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Mind Widening Music: Bizarro Music #6 – The Residents

by  Lee Widener

The Residents are one of the most enigmatic, long lasting musical projects to exist on the fringes of modern music. Formed in Louisiana in the late 60s, and moving to California soon after, they have never appeared in public without disguises. Most often, though not always, they wear tuxedos and giant eyeball masks. This has become the iconic image most people think of when referring to the Residents. The band has never admitted their identities, though it is generally accepted that the two main members are Homer Flynn, who acts as their spokesperson and manager, and Hardy Fox, their recording engineer.

The Residents have stated they remain anonymous because they want the focus to be on their work, not who makes it. This approach, of course has led to great speculation on who exactly is in the band, so their goal has met with mixed success. Musically, the band’s output can be divided into two categories- deconstruction of popular musical forms, and complex conceptual albums. This fits in well with what we call Bizarro. In Bizarro Fiction, literary genres, most often horror and science fiction, though other genres such as romance, crime and adventure, are deconstructed, turned on their heads, and mashed together to form new styles of storytelling. This often leads to rich world building within a Bizarro framework, which is analogouseskimo to the Residents conceptual work.

Formed in the 60s and still actively recording and touring today, the Residents have always sought to incorporate new technologies and modes of expression in their work. Early adopters of computers and recording techniques, their first releases featured heavy use of tape manipulation, computer processing, audio sampling and other methods of audio generation. Their second official release “Third Reich ‘N Roll” is entirely comprised of pop and rock songs electronically tortured, edited, spliced together, overdubbed with new vocals and instrumentals. The original songs were then removed, leaving a strange new musical composition. Here is a video with a section of music from this album:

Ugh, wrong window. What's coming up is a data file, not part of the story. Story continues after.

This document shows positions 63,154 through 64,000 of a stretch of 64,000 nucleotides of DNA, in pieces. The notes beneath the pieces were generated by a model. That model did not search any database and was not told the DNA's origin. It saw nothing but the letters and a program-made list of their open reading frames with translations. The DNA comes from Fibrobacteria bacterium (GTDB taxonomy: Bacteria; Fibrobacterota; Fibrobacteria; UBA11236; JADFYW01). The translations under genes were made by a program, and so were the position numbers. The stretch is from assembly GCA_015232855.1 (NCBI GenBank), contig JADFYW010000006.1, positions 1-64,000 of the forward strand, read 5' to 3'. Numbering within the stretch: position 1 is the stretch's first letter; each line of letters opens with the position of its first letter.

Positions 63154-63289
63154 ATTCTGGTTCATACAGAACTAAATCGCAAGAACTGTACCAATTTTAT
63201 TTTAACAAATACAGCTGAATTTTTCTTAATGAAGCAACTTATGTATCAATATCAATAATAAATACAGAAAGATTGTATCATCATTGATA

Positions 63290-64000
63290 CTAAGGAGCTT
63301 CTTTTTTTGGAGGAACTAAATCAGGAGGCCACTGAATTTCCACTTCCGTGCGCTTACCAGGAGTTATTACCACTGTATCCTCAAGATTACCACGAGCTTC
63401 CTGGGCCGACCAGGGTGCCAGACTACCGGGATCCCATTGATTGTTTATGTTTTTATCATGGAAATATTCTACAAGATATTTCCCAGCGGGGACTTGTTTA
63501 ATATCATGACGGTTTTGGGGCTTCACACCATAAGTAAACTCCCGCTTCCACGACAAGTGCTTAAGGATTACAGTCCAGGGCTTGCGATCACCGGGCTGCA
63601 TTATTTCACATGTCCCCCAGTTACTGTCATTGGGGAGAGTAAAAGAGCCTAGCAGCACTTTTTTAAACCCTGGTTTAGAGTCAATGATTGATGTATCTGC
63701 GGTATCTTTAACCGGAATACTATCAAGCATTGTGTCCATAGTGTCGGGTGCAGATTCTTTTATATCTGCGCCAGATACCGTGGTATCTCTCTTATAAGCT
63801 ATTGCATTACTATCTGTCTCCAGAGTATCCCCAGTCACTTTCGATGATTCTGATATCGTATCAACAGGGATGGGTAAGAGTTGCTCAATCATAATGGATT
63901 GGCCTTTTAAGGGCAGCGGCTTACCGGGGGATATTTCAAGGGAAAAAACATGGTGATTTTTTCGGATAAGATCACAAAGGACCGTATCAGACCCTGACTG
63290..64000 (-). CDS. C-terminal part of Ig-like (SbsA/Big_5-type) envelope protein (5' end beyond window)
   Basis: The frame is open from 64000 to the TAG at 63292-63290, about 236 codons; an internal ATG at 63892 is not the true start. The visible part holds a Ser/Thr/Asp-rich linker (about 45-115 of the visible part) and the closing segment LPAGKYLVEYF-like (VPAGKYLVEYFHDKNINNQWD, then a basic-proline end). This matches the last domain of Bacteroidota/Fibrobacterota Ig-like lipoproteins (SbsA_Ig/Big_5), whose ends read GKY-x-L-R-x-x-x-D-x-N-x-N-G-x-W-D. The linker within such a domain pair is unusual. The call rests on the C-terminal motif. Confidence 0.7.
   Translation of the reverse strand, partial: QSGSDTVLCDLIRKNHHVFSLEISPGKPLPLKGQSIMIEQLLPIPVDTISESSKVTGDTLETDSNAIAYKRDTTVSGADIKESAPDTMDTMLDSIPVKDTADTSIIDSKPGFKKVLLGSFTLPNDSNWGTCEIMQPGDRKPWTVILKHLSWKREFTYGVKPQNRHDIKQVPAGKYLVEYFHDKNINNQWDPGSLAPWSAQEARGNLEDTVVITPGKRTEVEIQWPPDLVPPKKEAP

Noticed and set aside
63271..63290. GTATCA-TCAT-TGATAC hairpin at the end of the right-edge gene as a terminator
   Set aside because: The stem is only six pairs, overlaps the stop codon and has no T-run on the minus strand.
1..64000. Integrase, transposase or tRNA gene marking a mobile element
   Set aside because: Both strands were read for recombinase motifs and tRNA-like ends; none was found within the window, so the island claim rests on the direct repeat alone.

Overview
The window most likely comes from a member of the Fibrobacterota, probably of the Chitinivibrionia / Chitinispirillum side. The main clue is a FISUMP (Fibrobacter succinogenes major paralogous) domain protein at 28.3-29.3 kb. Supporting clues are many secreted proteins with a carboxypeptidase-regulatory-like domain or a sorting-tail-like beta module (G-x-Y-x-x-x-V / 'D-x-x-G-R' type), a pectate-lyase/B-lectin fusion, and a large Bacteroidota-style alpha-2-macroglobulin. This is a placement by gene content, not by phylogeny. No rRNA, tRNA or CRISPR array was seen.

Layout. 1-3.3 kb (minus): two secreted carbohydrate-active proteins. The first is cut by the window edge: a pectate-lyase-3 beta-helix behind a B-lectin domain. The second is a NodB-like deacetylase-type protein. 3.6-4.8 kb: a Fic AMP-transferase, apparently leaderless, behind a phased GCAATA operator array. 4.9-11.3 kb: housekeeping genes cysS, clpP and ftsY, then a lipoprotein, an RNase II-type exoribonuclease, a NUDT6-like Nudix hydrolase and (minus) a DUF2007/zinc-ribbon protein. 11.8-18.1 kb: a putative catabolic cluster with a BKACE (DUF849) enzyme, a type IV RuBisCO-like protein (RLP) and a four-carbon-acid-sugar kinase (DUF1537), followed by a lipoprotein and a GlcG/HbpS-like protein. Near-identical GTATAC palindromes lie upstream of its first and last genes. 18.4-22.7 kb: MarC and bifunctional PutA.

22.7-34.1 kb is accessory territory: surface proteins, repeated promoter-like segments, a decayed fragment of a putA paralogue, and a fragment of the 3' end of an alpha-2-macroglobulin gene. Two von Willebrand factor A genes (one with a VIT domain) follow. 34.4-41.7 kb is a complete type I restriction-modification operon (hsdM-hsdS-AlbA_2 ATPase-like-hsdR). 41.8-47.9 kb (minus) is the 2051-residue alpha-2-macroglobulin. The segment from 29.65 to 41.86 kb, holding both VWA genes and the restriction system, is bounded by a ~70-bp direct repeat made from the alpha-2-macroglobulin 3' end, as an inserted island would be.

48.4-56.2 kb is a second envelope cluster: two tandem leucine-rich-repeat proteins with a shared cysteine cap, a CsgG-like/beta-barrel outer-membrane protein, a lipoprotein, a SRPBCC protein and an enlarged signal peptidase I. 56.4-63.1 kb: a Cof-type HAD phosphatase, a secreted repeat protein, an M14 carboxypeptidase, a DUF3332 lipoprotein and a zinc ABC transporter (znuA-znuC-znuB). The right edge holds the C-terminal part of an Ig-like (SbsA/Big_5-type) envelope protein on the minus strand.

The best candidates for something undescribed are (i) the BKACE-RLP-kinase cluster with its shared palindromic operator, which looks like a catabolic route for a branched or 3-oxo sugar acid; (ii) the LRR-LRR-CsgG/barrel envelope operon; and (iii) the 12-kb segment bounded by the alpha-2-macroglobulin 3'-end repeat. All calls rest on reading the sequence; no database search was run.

As you see from the preceding video, the Residents were not adverse to using shocking imagery such as Hitler, swastikas and KKK costumes for shock effect. This echoes Bizarro Fiction, which often uses the same approach. In this next video, “Burn Baby Burn” from their Wormwood album combines images of a mushroom cloud with a flaming crucified person to create a new perspective on Christian iconography.

The Residents were one of the first bands to explore CD-ROM technology. In 1994 they released a fully interactive computer animated CD-ROM titled “Gingerbread Man.” As Roch Parisien from Allmusic.com explains it:

“An extra dimension of the surreal is added by going “interactive,” where every mouse or keyboard click generates seemingly random, unpredictable results. In fact, Gingerbread Man never seems to play exactly the same way twice.”

The Residents make extensive use of video technology. An early album, 1980’s “Commercial Album,” which consists entirely of one minute long jingles, was later expanded into “The Commercial DVD.” As Marc Masters explains it on Pitchfork.com:

“More immediately influential are the “one-minute movies” the Residents made for songs from 1980’s Commercial Album. These illustrative clips were among the first to show how the music video could be its own form– not just a song or a movie or an ad, but something in between.”

These bizarre little videos can be seen as the equivalent of Bizarro flash fiction stories. And through over forty years of musical output, we can see perhaps the future trajectory of Bizarro Fiction. The Residents started out as complete musical outsiders who started their career with crude, shocking videos and music, and gradually over time have embraced and mastered new technology and modes of expression, becoming, in the process more sophisticated in their approach and execution. They have remained on the fringes of the music industry, but by doing so have maintained a clarity of purpose and integrity.

They’ve never had a release from a major label, and in fact, ceased selling physical copies of their music years ago, in response to the changing face of the music industry. Still, they have a devoted fan base and play sold out shows whenever they tour. Bizarro Fiction may never have a NY Times best seller – but how relevant is that goal in today’s publishing industry? If Bizarro Fiction can continue to grow and adapt, as the Residents have, they’ll be around and doing better than ever forty years from now and beyond.

To close out this article I want to show you a couple live appearances by the Residents that illustrate how a work of art can be weird, shocking, incongruous, freaky, off the wall, and AT THE SAME TIME be beautiful, awe inspiring, meaningful, touching and profound. This is what the best Bizarro Fiction does. This first clip shows two numbers performed on a German TV show, Night Music, in 1989. It’s from their Cube E project, a three act performance covering the history of American music.